90° of Square

January 21, 2011 at 3:36 pm (Art, Bodies, The Real) (, , )

Like anyone, I feel miserable. But even at my most melancholy I dread death. The rational tells me that there is quite literally nothing to fear, but my imagination wont leave the idea of some kind of post-existence alone. Maybe hell, or more likely my last moment of pain ringing out the the eternity of my perceived ‘forever’. Idiotic. Post-existence, by its very definition, can’t exist. The feeling I have when occasionally taken over by inexplicable misery reminds me of Lacan’s version of the Death Drive – a desire to return to an inorganic state. I take this literally.

For some reason I always wish I were a little square of wood. Six inches each side (this is important), and three inches in depth. Probably oak, although it really does not matter much, I could be beech, pine or mahogany. Not that I would notice. I’d have a mother, a tree of some kind, and a father, a craftsman, builder or artisan, whom I would never know. Of course, I wouldn’t know much at all, though at this moment I feel compelled to tart the square up with personification. I’m sure you’ve noticed that the whole point is that this little square of wood would be concious of nothing. Though for my own comfort presently, as a thinking thing, I picture the wood as being something perfect and beautiful in its simplicity, rather like the stone crafted hunting weapons of pre-historic homosapiens. Many of these tools are said to be either too big, small or heavy for practical use. It follows that, perhaps, they were the first art; thoroughly pointless objects worshipped for their skill, precision and aesthetic curiosities.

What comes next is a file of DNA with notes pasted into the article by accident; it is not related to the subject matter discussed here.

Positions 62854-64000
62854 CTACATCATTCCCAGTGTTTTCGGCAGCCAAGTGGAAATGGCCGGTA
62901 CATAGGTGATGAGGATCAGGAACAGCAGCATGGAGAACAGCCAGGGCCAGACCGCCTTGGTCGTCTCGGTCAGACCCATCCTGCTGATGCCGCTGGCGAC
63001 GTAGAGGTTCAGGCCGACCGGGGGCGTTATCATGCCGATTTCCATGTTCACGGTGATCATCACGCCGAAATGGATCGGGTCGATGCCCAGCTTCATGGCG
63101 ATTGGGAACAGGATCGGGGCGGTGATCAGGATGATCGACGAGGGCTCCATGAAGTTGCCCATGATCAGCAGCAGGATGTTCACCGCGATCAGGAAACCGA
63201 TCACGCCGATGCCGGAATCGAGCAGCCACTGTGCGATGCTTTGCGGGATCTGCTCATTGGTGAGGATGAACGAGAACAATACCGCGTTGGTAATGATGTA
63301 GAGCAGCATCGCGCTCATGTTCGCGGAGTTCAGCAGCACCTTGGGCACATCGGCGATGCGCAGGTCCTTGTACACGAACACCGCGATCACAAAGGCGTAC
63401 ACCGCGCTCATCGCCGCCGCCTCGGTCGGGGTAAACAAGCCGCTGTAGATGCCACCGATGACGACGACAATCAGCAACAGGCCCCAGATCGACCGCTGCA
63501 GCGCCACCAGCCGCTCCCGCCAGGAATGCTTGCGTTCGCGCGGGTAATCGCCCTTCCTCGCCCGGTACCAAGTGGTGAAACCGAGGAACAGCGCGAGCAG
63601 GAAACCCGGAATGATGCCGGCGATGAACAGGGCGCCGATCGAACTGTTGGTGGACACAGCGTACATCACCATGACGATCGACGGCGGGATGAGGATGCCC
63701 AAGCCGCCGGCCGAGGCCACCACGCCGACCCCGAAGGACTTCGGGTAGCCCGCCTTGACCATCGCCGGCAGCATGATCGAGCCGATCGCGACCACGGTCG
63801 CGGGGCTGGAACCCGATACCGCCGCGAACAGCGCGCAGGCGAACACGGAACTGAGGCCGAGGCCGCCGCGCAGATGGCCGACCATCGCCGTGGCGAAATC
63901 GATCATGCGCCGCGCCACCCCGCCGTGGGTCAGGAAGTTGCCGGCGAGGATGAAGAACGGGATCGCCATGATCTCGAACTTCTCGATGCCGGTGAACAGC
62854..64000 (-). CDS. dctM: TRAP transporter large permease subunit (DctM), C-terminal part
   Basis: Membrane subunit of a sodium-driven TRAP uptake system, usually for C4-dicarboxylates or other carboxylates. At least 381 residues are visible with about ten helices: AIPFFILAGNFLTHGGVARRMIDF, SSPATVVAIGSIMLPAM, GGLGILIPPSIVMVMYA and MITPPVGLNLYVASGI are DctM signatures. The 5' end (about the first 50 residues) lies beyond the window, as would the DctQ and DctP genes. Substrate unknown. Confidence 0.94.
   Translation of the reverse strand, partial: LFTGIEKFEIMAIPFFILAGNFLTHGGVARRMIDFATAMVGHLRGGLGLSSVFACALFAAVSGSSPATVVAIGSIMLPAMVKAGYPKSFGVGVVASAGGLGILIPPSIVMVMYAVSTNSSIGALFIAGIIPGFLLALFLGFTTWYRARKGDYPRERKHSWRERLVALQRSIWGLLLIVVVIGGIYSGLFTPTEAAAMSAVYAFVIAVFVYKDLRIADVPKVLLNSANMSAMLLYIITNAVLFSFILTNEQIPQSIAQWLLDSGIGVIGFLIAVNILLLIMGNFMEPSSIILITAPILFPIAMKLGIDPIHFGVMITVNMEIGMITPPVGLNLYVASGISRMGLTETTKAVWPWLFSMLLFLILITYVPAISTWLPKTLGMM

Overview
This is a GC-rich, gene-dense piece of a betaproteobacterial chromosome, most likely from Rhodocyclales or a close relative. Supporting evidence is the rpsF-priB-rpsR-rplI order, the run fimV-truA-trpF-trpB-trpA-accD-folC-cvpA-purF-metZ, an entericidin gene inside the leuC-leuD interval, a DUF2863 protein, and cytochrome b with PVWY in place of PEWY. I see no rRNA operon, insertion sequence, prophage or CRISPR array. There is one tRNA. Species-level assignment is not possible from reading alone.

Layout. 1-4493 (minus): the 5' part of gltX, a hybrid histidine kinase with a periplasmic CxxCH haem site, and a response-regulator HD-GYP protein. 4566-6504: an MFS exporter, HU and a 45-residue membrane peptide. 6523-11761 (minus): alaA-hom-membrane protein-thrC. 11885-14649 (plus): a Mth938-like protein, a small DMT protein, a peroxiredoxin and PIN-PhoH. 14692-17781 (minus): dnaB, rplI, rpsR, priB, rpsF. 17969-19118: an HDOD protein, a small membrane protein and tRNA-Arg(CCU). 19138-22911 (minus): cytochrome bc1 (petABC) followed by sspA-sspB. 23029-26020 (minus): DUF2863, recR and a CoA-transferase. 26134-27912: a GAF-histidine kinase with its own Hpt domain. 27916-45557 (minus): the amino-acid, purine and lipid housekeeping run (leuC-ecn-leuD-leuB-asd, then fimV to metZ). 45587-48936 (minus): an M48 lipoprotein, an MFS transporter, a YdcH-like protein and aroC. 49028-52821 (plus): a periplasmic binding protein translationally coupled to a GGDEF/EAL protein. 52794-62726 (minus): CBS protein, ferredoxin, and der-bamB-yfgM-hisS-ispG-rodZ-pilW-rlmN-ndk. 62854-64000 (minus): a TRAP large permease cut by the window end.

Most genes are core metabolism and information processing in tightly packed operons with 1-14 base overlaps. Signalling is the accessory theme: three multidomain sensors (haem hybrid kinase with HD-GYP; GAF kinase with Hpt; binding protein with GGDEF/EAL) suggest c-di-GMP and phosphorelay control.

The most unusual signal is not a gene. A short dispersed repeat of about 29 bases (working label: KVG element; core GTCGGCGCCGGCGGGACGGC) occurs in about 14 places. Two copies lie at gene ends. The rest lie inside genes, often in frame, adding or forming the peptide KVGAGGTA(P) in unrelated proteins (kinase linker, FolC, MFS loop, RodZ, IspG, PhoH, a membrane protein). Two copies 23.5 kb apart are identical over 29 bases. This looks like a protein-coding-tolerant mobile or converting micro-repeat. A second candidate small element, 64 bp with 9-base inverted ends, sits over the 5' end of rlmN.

But why, even now, do I crave the notion that my inorganic state would be in some way adored, and yet I feel the realities of that love? A matter if responsibility, perhaps? How cowardly. Or worse, perhaps I am simply idle. Maybe that too is noble in some way. After all, isn’t all true art useless?


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